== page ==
Ceylon cinnamon, also known as “true cinnamon,” is less spicy than the variety of cinnamon grown primarily in Saigon, Vietnam. The spice is commonly called cassia, but Ceylon cinnamon is considered by some to be the better variety.
Ceylon cinnamon has a lighter taste with milder flavor notes and it is not as spicy as its counterpart. Clove and ginger dominate Cassia’s taste profile while Ceylon cinnamon shines more with notes of citrus and floral.
The plant that produces cassia cinnamon can grow up to 25 feet tall, while Ceylon averages 7 feet tall. Cassia grows best in warmer climates, thriving in tropical areas such as Vietnam, India and Indonesia. Ceylon does well in subtropical regions such as Sri Lanka, where it was once a dominant crop.
Ceylon may be referred to as true cinnamon or sometimes called “cassia-grade” cinnamon. If a product contains no type of cinnamon whatsoever, it will be marked “cassia,” rather than listing specific types of spices used in production. Some specialty products contain both types of spices blended together in order to achieve a different taste profile.
Ceylon (Sri Lanka) cinnamon is the variety of cinnamon that is considered by many to be the highest grade of all. Ceylon has a milder, sweeter taste than the variety grown primarily in Saigon, Vietnam which is called Cassia. Ceylon cinnamon sticks are also much lighter in color than Cassia cinnamon sticks and give off a more aromatic scent.
Cinnamon trees can be found growing wild in the forests of Ceylon. Cinnamon is harvested when the bark is still green and then dried in the sun or through the use of machines. Freshly harvested cinnamon bark can be easily pounded into a powder form but loses its flavor quickly if not preserved properly.
Ceylon cinnamon is preferred for use in baking and cooking because it does not have as strong an aroma or flavor as cassia cinnamon, making it ideal for adding to sweeten baked goods such as cookies, cakes, and pies. It also pairs well with fruits like apples, pears, and bananas as well as chocolate and nuts like almonds and hazelnuts.*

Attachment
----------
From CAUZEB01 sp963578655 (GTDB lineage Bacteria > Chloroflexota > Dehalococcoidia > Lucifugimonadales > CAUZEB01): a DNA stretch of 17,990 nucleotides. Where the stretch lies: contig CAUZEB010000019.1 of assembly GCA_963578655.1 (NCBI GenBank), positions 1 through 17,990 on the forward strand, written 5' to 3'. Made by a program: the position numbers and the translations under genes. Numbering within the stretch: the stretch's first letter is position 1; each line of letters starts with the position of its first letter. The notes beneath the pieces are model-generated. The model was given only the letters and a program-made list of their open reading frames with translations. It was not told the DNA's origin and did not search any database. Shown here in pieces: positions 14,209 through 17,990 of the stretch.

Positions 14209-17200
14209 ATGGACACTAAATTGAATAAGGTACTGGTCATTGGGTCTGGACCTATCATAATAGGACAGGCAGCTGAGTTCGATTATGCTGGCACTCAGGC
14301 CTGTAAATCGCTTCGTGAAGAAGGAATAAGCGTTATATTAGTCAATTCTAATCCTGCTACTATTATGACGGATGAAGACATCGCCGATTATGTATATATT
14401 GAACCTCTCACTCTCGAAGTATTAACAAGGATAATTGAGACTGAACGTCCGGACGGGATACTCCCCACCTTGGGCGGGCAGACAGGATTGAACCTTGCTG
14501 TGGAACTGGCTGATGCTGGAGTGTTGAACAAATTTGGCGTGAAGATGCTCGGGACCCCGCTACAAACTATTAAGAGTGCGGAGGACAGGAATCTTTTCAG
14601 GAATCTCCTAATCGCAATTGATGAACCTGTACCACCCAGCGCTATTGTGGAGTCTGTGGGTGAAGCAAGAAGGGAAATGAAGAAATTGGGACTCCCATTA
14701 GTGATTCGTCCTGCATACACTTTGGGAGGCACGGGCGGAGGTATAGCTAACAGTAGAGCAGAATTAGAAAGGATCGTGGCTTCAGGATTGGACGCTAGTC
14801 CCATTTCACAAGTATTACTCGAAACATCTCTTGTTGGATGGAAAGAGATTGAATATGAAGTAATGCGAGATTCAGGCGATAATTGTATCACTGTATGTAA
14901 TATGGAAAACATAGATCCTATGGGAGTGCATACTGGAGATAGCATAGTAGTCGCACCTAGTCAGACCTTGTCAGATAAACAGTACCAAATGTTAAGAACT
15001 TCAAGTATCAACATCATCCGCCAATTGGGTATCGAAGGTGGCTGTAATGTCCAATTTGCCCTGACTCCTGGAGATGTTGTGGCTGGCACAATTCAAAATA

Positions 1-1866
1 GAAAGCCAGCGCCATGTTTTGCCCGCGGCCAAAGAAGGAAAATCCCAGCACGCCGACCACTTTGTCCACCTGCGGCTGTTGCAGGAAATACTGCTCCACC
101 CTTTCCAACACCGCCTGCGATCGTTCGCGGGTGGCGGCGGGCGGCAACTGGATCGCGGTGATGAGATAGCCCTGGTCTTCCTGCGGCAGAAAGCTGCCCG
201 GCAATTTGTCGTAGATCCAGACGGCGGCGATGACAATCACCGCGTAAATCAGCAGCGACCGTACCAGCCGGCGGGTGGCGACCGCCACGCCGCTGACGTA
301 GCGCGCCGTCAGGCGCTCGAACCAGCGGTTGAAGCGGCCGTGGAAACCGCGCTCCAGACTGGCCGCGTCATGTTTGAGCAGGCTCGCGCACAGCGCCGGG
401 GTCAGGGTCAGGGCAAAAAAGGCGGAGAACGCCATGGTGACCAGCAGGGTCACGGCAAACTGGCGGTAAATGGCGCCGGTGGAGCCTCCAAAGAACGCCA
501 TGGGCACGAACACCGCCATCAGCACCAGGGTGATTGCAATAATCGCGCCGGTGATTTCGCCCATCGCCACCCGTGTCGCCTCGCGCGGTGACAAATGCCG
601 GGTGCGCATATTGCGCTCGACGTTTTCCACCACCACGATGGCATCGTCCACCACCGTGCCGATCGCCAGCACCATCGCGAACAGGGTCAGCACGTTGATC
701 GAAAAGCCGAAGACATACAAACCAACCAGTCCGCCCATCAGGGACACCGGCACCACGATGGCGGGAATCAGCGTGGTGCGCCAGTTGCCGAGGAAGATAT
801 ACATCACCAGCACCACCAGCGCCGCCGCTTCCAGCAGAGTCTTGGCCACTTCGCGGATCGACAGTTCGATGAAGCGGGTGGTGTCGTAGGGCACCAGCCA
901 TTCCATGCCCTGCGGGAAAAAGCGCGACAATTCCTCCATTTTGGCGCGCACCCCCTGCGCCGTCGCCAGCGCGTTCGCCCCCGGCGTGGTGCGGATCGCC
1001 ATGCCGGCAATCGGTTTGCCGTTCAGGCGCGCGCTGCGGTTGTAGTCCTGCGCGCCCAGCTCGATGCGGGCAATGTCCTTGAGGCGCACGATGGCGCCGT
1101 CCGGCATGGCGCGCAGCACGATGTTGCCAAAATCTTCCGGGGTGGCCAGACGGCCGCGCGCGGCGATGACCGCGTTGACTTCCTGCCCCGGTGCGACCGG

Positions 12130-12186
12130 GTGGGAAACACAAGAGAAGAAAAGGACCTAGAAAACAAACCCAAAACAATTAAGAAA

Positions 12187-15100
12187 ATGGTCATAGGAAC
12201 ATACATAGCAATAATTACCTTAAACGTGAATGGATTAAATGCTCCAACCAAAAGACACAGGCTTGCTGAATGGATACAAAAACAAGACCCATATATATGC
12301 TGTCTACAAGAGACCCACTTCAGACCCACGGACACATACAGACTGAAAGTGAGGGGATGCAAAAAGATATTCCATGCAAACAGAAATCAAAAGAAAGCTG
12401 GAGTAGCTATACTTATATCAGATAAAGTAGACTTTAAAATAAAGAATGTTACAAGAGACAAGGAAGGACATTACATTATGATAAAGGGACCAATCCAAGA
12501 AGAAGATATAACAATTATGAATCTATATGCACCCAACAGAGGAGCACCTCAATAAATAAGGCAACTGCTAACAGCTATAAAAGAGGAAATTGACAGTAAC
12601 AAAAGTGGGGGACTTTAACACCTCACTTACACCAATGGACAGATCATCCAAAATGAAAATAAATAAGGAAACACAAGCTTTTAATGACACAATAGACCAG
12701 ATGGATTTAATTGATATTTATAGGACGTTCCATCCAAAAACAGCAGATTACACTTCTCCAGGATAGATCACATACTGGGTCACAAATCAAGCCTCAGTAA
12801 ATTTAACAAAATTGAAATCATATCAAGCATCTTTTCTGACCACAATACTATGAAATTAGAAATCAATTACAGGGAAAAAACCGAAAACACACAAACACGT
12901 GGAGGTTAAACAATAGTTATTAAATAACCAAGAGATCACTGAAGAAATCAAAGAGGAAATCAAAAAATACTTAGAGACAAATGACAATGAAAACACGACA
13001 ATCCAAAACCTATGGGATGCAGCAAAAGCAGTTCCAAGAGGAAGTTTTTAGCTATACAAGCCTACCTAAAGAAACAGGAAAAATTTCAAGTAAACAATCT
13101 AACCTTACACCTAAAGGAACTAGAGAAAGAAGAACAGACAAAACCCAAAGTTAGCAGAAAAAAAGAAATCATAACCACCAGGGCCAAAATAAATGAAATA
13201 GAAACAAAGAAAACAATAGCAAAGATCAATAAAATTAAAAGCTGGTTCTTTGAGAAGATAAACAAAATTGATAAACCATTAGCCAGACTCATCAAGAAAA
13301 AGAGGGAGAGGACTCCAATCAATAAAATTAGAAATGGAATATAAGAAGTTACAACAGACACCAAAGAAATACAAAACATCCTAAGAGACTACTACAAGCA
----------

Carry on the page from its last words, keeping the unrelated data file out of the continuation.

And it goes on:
Ceylon cinnamon is lighter in color, smoother and less spicy than the more common Cassia cinnamon found in grocery stores. It is also less expensive.
Ceylon cinnamon is the variety of cinnamon used in Sri Lanka. It is light brown to dark red in color with a milder, sweeter taste. Ceylon cinnamon is softer and more brittle, with a higher oil content than cassia. Its flavor is delicate and milder with hints of citrus and flowers. The bark is thin and wider, with fewer layers of bark than cassia.
Ceylon cinnamon has a higher quality rating because it has a lighter color, fresher aroma, softer texture and superior flavor when compared to cassia (Vietnamese) cinnamon. Ceylon cinnamon also contains lesser amounts of coumarin than cassia, a liver toxic compound which may be carcinogenic. Coumarin was originally found in both types of cinnamon but was largely eliminated from Cassia by the 1930s due to its toxicity.
Ceylon cinnamon is produced mainly on the island of Sri Lanka, formerly known as Ceylon; however, some may still be produced on other nearby islands such as Reunion Island and Madagascar or East Africa (see below). Cassia is grown primarily in Vietnam but
Ceylon Cinnamon is the “true cinnamon” and requires a bit more work to obtain. Ceylon cinnamon, which is native to Sri Lanka and was also previously known as “Ceylon cinnamon,” is lighter in color with a milder and less spicy aroma than Cassia. Ceylon cinnamon has a delicate flavor and is less spicy than the common variety of Cassia. It is used in traditional Ayurvedic medicine as well as Middle Eastern cuisine.